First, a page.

Simulated future changes in extreme water levels

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Simulated future changes in extreme water levels
Simulated Future Changes in Extreme
Water Levels
Jason Lowe1, Katja Woth2, Kathy McInnes3
June 2006
1 The
2
Hadley Centre, Met Office, UK.
GKSS, Geesthacht, Germany.
3 CSIRO,
Aspendale, Australia.
© Crown copyright 2004
Page 1
 The problem and the tools
 Surge case studies:
 1 – Europe
 2 – Australia
 Conclusions and key recommendations
 Don’t forget about waves
© Crown copyright 2004
Page 2
We require credible predictions of future
changes in extreme water levels caused by
storm surges.
1. Are we able to simulate real surge events with
existing surge models driven by numerical
weather predictions or climate model
simulations of the present day?
2. Can we estimate the future (century scale) time
average local sea level?
3. Can we estimate future (century scale)
Meteorology?
© Crown copyright 2004
Page 3
Two main approaches for surges and waves
Statistical approach
1. Relationships between large-scale
driving meteorology and extreme
water levels are developed for
present day.
2. Projection made of future largescale meteorology using a climate
model.
3. Future extreme water levels
estimated from 1 and 2.


Don’t need to run dynamic storm
surge or wave model for future.
Assumes that the relationship
between the large-scale variables
and the extreme sea level remain
unchanged in a future perturbed
climate.
© Crown copyright 2004
Dynamic approach
 Physically-based models used to
simulate storm surge levels and waves in
past/present day and future periods.
Driven by tidal and meteorological (wind
stress and air pressure) forcings across
the model domain.
 Driving winds and pressure are taken
directly from atmospheric climate models
for both past/present and future periods
or large-scale climate model predictions
used to perturb reanalysis winds and
pressure.
 Do not rely on the past or present
relationship between Meteorological
drivers and surges being the same in the
future.
 May be bias even in present day.
Page 4
Surge Model
Barotropic shelf seas models: e.g. CSX/CS3, TRIMGEO, barotropic
version of POM, GCOM2D
 h
  (H q)  0
 t
q
1
1
 q q  f k  q   gh  Pa 
( s   b )  A2 q
t

H

s

sb
 C D  air u u
  q q
•h: Surface elevation
•q: Depth mean current
•tb: Stress on the sea bottom
•: Water density
•air: Air density
© Crown copyright 2004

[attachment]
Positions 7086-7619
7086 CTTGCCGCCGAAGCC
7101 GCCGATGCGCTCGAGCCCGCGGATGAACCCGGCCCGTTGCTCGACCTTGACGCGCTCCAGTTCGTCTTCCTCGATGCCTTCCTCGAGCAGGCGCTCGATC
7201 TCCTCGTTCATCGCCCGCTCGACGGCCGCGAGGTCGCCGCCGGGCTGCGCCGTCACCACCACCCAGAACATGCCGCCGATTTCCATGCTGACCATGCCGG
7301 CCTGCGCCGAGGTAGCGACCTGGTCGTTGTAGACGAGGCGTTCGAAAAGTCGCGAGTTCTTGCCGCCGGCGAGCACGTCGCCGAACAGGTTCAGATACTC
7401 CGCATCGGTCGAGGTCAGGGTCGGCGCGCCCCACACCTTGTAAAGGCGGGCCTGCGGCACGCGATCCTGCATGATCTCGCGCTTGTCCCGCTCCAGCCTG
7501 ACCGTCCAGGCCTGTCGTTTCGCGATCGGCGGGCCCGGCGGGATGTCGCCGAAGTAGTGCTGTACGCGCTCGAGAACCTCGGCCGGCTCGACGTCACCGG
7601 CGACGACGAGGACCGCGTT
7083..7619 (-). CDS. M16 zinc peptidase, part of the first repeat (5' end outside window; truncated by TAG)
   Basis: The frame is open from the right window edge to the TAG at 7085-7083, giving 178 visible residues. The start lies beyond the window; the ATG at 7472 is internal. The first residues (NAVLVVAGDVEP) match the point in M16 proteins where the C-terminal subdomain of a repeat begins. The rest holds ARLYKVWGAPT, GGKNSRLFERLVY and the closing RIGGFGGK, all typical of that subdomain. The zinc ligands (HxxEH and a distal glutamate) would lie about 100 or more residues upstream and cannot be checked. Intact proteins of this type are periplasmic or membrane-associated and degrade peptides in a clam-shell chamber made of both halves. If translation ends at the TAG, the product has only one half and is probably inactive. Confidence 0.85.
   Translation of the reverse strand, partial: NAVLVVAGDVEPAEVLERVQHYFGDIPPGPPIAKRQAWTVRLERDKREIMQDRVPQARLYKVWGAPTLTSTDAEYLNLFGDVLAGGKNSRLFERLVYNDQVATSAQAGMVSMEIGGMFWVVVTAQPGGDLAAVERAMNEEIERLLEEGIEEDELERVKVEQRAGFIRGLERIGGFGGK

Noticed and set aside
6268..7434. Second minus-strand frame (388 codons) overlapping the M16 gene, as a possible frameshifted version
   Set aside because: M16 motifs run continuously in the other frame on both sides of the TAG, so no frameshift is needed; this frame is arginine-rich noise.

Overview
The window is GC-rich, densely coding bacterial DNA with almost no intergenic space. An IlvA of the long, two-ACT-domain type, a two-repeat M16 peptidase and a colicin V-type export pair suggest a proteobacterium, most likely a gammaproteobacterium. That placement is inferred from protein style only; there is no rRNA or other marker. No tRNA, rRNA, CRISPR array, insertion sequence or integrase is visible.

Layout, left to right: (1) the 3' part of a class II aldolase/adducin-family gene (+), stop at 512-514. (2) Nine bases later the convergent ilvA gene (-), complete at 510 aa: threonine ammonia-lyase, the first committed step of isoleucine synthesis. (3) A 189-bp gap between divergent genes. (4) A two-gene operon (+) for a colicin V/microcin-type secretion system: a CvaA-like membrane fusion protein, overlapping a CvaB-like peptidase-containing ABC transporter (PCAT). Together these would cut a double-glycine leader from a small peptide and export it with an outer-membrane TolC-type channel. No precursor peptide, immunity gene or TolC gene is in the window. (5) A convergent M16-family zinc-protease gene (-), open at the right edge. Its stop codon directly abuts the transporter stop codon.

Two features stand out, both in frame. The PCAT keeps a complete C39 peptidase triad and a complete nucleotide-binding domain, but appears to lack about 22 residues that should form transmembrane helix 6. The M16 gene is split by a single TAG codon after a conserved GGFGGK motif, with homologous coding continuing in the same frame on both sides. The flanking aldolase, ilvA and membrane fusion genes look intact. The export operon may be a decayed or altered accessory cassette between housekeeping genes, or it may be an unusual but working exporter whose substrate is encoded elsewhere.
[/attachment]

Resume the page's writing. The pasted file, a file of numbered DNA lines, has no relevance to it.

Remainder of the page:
H: The total depth
Ts: Wind stress on sea-surface
A: Coefficient of horizontal diffusion
Cd: Drag coefficients
: Friction coefficient
Page 5
Are surge models adequate?
Comparison of 40+ years hindcast
with observations from Woth et al.
studies at Cuxhaven.
RMS errors on storm surge forecasts
from 5 operational European surge
models along North sea coasts.
RMS on surge forecast: all stations
- no threshold -
rms on surge [m]
0.25
0.2
0.15
0.1
0.05
0
0-6h
bsh_oper
+simulations of Bernier and Thompson
for Canadian region (see poster)
© Crown copyright 2004
6-12 h
dmi_oper
12-24 h
dnmi_oper
knmi_noos
24 -48 h
ukmo_oper
Results courtesy of Martin Verlann RIKZ and
Martin Holt, NCOF
Page 6
 The problem and the tools
 Surge case studies:
 1 – Europe
 2 – Australia
 Conclusions and key recommendations
 Don’t forget about waves
© Crown copyright 2004
Page 7
Surge results are region specific
European
Von Storch and Reichardt (1997)
Langenberg et al. (1999)
Flather and Smith (1998)
WASA and STOWASUS
Lowe et al. (2001)
Debernard et al. (2002)
Lowe and Gregory (2005)
Woth et al. (2005) and Woth (2005)
Note: surges do occur in
other regions. The regions
highlighted in the position
paper are only a sample.
They do include NH and
SH plus tropical and midlatitude regimes.
Australia (North and South)
McInnes et al. (2003)
McInnes and Hubbert (2003)
McInnes et al. (2005)
Bay of Bengal
Flather and Khandker (1993)
Flather (1994)
As-Selek and Yasuda (1995)
Unnikrishnan et al. (2006)
Mitchell, Lowe, Wood and Vellinga (2006) + CLASIC (ongoing)
© Crown copyright 2004
Page 8
Overview of modelling system
Global coupled
model
Historic
scenario
SRES
future
scenario
Higher resolution
atmospheric model
Regional climate
model
Estimate of
mean SLR
Tide only
Generate 2x30 year
regional time slices
Barotropic storm
surge model
Surge plus tide
Results &
Statistics
© Crown copyright 2004
Page 9
Changes in 50-year storm surge height (m) due to
changes in storminess.
2080s minus present day.
A2 Scenario
© Crown copyright 2004